Contempt Power, Judicial (Update)
CONTEMPT POWER, JUDICIAL (Update)
Contempt is an ancient process for punishing disrespect for, disruption of, or disobedience of a lawful order of the government. For centuries in England and the United States the process was essentially unregulated. Individual judges and legislative houses defined and punished contempt as they saw fit.
Arguably, little has changed. Federal contempt statutes are notoriously vague and do not limit the power to punish. Although contempt of Congress proceedings are not unheard of, most modern contempt proceedings (including contempt of Congress) involve the judiciary. Contempt is invoked to deal with conduct ranging from misbehavior in court, to refusals to supply information, to failures to make support payments, to disobedience of orders regulating protests at abortion clinics, and much else.
Contempt is nowhere mentioned in the Constitution, but repeated instances of serious abuse have led the Supreme Court to impose both substantive and procedural limits on the contempt power, relying on various provisions of the Constitution.
For example, judges long used contempt to punish those who criticized their decisions. The Court has in the last fifty years repeatedly held that such punishments abridge the first amendment guarantee of freedom of speech.
Another battle involved the right of accused contemnors to trial by jury. Historically, there was no such right; however, the contempt power was frequently employed to deny jury trials for alleged conduct that constituted both crimes and violations of court orders. The Court, recognizing the judge's inherent conflict of interest in a proceeding to vindicate the dignity and authority of the court, overruled centuries of precedent and held that the Sixth Amendment required a jury trial for serious contempt punishments.
Much in the law of contempt turns on the murky distinction between "civil" and "criminal" contempt. The distinction does not depend on whether the allegedly contumacious conduct constitutes a crime, but rather on the purpose of the contempt proceeding. If it is to punish a past act of contempt, the proceeding is said to be "criminal," and most of the constitutional protections afforded criminal defendants apply. If the purpose is to coerce compliance with an existing order—for example, by a cumulative fine or jail sentence until the contemnor obeys—or to compensate a party injured by the contumacious conduct, the proceeding is said to be "civil," and is governed by the more general standard of due process of law. The civil/criminal distinction is difficult to apply, especially where on-going acts allegedly violate a judicial order, and thus all three purposes may be served by the same proceeding. This has led to much confusion over the procedural protections available to those accused of contempt.
Another distinction contributing to procedural confusion is between "direct" and "indirect" contempts. A "direct" contempt is an act of disrespect or disobedience personally observed by the judge. On the theory that no fact-finding process is necessary, "direct" contempts may be punished "summarily," that is, without a formal trial. "Indirect" contempts involve conduct outside the presence of the judge, requiring some form of trial to determine what occurred. Despite efforts by judges to expand the category of "direct" contempts, the Court has limited the summary contempt power as a matter of due process to acts committed in the judge's presence requiring immediate response to protect the court's ability to function.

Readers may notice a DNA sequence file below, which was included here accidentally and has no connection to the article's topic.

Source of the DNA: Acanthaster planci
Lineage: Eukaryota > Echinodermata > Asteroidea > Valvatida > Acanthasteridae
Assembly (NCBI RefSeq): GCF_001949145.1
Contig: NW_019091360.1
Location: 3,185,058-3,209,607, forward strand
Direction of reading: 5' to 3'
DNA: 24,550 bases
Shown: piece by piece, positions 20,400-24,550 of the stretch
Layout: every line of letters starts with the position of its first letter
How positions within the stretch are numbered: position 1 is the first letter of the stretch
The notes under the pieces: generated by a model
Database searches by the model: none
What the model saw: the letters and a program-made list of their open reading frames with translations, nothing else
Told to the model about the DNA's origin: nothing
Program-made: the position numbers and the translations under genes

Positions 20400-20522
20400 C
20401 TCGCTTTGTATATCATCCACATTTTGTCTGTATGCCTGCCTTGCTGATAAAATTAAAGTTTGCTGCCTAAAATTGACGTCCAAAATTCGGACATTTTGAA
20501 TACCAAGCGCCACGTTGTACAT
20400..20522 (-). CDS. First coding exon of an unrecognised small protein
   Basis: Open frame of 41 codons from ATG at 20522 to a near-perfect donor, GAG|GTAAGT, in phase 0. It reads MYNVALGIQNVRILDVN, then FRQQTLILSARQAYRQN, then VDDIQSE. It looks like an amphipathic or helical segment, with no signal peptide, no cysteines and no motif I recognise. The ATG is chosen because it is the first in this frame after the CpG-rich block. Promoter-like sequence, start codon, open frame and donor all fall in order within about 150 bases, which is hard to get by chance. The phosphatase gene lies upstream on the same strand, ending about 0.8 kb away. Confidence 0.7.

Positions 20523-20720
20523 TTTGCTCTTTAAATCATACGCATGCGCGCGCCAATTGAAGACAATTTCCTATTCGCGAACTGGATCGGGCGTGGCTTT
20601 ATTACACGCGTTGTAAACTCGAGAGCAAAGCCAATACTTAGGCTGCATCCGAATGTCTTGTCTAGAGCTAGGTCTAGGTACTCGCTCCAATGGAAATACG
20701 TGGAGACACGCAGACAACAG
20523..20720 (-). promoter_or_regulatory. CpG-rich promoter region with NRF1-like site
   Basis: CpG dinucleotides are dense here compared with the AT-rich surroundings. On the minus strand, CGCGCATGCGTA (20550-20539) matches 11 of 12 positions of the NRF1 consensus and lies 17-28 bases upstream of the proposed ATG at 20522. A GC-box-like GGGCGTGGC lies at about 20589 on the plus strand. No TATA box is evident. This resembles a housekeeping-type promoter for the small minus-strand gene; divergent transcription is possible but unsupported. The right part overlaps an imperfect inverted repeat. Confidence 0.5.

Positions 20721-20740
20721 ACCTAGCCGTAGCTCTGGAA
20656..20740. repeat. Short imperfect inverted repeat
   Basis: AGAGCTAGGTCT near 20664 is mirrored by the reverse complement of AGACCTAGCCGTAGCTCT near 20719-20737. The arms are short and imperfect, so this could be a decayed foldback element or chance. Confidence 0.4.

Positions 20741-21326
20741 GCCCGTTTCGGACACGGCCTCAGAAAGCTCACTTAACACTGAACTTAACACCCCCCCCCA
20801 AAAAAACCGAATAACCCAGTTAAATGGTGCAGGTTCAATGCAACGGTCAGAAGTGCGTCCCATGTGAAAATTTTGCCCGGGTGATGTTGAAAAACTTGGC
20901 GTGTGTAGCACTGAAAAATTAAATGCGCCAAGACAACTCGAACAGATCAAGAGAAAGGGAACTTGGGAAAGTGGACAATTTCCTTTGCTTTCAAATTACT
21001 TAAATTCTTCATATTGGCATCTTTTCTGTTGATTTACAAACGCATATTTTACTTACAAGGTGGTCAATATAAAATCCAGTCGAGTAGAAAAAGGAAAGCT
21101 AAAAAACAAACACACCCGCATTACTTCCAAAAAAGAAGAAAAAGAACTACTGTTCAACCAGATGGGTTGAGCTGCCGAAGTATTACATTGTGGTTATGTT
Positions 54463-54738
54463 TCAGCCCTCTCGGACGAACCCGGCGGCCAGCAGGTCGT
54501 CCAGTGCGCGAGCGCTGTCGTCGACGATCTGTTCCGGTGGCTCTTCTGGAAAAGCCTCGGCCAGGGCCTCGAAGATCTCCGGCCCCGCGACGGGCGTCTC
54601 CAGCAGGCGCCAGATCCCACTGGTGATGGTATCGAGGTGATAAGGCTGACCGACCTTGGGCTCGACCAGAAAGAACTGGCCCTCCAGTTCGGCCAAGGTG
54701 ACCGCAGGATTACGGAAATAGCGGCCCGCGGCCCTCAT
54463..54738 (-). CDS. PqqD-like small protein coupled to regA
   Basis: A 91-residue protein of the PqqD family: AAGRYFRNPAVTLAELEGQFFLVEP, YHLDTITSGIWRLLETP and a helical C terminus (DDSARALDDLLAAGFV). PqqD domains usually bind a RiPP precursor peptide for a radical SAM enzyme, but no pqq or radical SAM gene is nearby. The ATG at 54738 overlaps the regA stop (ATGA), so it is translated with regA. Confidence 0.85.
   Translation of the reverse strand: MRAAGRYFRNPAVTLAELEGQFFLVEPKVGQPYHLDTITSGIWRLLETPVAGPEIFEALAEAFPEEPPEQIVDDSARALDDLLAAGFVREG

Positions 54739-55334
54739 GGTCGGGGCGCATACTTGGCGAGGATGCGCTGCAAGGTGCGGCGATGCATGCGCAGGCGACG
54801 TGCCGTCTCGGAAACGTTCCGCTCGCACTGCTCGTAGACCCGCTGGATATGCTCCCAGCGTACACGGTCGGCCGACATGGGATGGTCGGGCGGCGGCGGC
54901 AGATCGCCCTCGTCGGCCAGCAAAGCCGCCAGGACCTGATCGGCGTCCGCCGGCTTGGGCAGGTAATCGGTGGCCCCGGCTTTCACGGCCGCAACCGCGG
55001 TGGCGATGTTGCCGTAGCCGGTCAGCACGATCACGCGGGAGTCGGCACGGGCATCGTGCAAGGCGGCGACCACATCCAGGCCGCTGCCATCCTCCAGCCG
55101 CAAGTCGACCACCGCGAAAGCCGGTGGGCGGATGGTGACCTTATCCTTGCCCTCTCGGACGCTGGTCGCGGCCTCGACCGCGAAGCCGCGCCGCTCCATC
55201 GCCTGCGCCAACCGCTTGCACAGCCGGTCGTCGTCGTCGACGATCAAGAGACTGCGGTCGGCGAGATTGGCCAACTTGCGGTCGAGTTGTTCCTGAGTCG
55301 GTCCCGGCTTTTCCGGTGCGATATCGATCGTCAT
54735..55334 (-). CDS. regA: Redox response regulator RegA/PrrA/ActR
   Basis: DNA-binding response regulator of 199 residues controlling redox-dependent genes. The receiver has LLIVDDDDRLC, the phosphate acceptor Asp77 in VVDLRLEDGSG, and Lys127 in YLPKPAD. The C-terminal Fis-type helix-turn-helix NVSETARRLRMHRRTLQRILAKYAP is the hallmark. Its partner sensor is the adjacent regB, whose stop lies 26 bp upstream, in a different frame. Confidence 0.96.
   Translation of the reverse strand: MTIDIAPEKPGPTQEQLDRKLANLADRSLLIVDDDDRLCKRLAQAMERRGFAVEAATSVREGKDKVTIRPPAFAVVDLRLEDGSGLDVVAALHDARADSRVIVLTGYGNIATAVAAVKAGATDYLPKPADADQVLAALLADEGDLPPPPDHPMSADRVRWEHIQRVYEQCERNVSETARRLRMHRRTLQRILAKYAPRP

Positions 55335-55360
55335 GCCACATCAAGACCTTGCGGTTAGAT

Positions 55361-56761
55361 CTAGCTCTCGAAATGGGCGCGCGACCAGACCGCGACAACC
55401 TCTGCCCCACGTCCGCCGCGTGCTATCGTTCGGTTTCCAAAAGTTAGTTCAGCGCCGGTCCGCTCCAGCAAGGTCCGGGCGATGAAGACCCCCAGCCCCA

The law of contempt thus presents many difficult issues. In addition to the procedurally confusing distinctions, there is still neither a generally accepted definition of contumacious behavior nor a framework for assessing the appropriate severity of sanctions. And there is the recurring problem posed by those who prove impervious to coercive contempt sanctions, some of whom endure years of incarceration rather than comply. The Court may tell us in the future how the Constitution applies to these and other questions.
Earl C. Dudley, Jr.
(see also: Clinton v. Jones.)
Brautigam, Richard C. 1972 Constitutional Challenges to the Contempt Power. Georgetown Law Journal 60:1513–1536.
Dobbs, Dan B. 1971 Contempt of Court: A Survey. Cornell Law Review 56:183–284.
Dudley, Earl C., Jr. 1993 Getting Beyond the Civil/Criminal Distinction: A New Approach to the Regulation of Indirect Contempts. Virginia Law Review 79:1025–1098.
Fox, Sir John C. 1927 The History of Contempt of Court. Oxford, England: Clarendon Press.
Kuhns, Richard B. 1978 The Summary Contempt Power: A Critique and New Perspective. Yale Law Journal 88:39–123.
Oswald, James F. 1892 Contempt of Court, Committal, and Attachment and Arrest Upon Civil Process in the Supreme Court of Judicature. London, England: W. Clowes.
Raveson, Louis S. 1990 A New Perspective on the Judicial Contempt Power: Recommendations for Reform. Hastings Constitutional Law Quarterly 18:1–65.